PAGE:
BOSTON — Blame Mother Nature — or, if you prefer, Old Man Winter — for Massachusetts' top story of 2015: the relentless blizzards that pummeled the state.
Back-to-back storms dumped a total of 110.6 inches of snow — more than 9 feet — on Boston. That shattered the previous season record of 107.6 inches set in 1995-96.
So much fell on the city that the last snowbank — a vile pile laden with garbage — didn't vanish until mid-July. The storms claimed 25 lives, cost an estimated $400 million in damage and cleanup, and took a $1 billion bite out of the state economy in lost business and productivity.
Other buzz-making stories in Massachusetts in 2015:
• A federal jury convicted Boston Marathon bomber Dzhokhar Tsarnaev of all 30 counts against him, including using a weapon of mass destruction, and sentenced him to death for the 2013 bombings that killed three people and wounded more than 260 others.
• Former New England Patriots star tight end Aaron Hernandez was convicted of murder and sentenced to life imprisonment for the 2013 shooting death of semiprofessional football player Odin Lloyd, who was dating the sister of Hernandez's fiancee.
• The Patriots defeated the Seattle Seahawks, 28-24, to win their fourth Super Bowl, and quarterback Tom Brady became enmeshed in Deflategate — the still-simmering scandal over underinflated footballs used in New England's AFC Championship victory over the Indianapolis Colts.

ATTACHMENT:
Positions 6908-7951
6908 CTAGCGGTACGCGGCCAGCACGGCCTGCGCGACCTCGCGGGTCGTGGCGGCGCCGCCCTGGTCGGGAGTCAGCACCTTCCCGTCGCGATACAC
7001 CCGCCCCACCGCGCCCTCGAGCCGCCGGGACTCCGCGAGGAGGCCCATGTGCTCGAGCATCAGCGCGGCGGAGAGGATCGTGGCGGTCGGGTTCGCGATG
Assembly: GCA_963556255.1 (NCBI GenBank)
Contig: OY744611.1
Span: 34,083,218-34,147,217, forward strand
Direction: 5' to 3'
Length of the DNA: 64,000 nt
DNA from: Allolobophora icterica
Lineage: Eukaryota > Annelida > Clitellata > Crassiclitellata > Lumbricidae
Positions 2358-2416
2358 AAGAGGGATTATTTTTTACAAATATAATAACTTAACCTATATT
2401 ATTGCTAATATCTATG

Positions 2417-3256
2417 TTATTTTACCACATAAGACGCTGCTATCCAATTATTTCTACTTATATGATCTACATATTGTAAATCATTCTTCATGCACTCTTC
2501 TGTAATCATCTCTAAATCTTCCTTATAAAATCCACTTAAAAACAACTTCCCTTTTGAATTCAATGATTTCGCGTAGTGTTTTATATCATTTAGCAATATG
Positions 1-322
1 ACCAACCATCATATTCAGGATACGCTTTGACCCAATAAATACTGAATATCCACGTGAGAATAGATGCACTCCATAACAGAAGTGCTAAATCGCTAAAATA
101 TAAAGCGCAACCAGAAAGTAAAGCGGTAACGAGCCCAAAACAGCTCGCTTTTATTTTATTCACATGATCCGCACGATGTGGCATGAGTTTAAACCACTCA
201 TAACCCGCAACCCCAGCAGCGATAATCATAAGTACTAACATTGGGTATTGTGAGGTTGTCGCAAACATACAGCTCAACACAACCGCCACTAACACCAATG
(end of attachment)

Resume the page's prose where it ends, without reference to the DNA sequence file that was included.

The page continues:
• To great fanfare, the U.S. Olympic Committee chose Boston as its bid city for the 2024 games — only to see local support collapse in spectacular fashion within months amid spirited opposition from opponents resisting any use of taxpayer money to help defray the costs. The USOC unceremoniously dropped Boston in favor of Los Angeles.
• Boston's public transit system, the nation's oldest and fourth-busiest, was laid to waste by the blizzards, which exposed decades of neglect. Angry commuters left stranded or badly delayed lashed out, and officials scrambled for a fix as the MBTA struggled to close a nearly quarter-of-a-billion-dollar deficit.
• Massachusetts rolled the dice and jumped into the casino game, opening Plainridge Park Casino in Plainville, the state's first slots parlor. Its initial payoff was disappointing, stoking fears that gambling companies were oversaturating an already crowded market in southern New England.
• Dozens of women came forward with allegations of sexual misconduct fating back decades against Bill Cosby. Scores of venues canceled shows, and colleges and universities revoked honorary degrees given to Cosby, who has denied the allegations and has not been charged with a crime.
• The body of a doe-eyed 2-year-old girl washed up in a trash bag on a Boston Harbor beach, prompting a monthslong effort to identify her through emotionally charged TV spots and highway billboards. Authorities eventually identified her as Bella Bond and charged her mother's boyfriend with murder and her mother as an accessory.
• Rampant opioid addiction and a rapidly mounting toll of fatal overdoses continued to ravage Massachusetts, prompting a fresh crackdown by Gov. Charlie Baker and state lawmakers. The crisis was sure to dominate the legislative agenda in 2016.